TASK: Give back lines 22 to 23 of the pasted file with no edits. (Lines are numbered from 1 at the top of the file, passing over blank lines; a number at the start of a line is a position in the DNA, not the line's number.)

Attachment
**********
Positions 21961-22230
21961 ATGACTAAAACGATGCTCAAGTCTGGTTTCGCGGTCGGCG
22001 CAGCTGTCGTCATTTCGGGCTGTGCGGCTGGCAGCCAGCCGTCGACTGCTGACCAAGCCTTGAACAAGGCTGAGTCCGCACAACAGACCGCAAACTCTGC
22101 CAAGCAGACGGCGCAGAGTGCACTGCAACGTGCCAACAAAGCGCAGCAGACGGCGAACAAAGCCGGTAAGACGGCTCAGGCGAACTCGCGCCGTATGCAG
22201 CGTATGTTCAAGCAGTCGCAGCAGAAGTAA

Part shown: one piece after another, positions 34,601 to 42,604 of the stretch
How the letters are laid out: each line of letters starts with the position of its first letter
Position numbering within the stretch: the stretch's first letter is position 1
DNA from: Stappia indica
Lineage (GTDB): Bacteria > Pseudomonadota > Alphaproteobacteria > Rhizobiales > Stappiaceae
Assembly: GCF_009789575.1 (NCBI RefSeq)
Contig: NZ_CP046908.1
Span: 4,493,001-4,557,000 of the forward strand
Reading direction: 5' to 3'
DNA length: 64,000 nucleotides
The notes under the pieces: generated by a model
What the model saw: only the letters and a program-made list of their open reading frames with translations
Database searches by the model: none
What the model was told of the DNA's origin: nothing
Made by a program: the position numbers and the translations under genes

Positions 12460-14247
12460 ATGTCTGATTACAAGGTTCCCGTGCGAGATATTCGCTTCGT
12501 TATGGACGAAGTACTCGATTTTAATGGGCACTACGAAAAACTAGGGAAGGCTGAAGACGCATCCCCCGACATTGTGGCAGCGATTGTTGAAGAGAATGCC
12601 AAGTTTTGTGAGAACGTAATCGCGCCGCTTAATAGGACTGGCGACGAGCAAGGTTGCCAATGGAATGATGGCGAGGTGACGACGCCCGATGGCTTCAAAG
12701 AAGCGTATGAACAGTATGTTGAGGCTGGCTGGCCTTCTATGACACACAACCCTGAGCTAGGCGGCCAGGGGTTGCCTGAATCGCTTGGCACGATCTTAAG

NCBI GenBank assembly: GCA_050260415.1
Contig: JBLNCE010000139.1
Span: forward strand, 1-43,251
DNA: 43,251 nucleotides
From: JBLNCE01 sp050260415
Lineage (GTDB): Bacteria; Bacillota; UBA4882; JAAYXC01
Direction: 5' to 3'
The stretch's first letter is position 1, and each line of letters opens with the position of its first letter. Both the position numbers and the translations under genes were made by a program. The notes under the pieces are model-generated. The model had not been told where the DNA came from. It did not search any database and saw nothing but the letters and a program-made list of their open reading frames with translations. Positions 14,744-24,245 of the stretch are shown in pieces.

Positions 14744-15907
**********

12460 ATGTCTGATTACAAGGTTCCCGTGCGAGATATTCGCTTCGT
12501 TATGGACGAAGTACTCGATTTTAATGGGCACTACGAAAAACTAGGGAAGGCTGAAGACGCATCCCCCGACATTGTGGCAGCGATTGTTGAAGAGAATGCC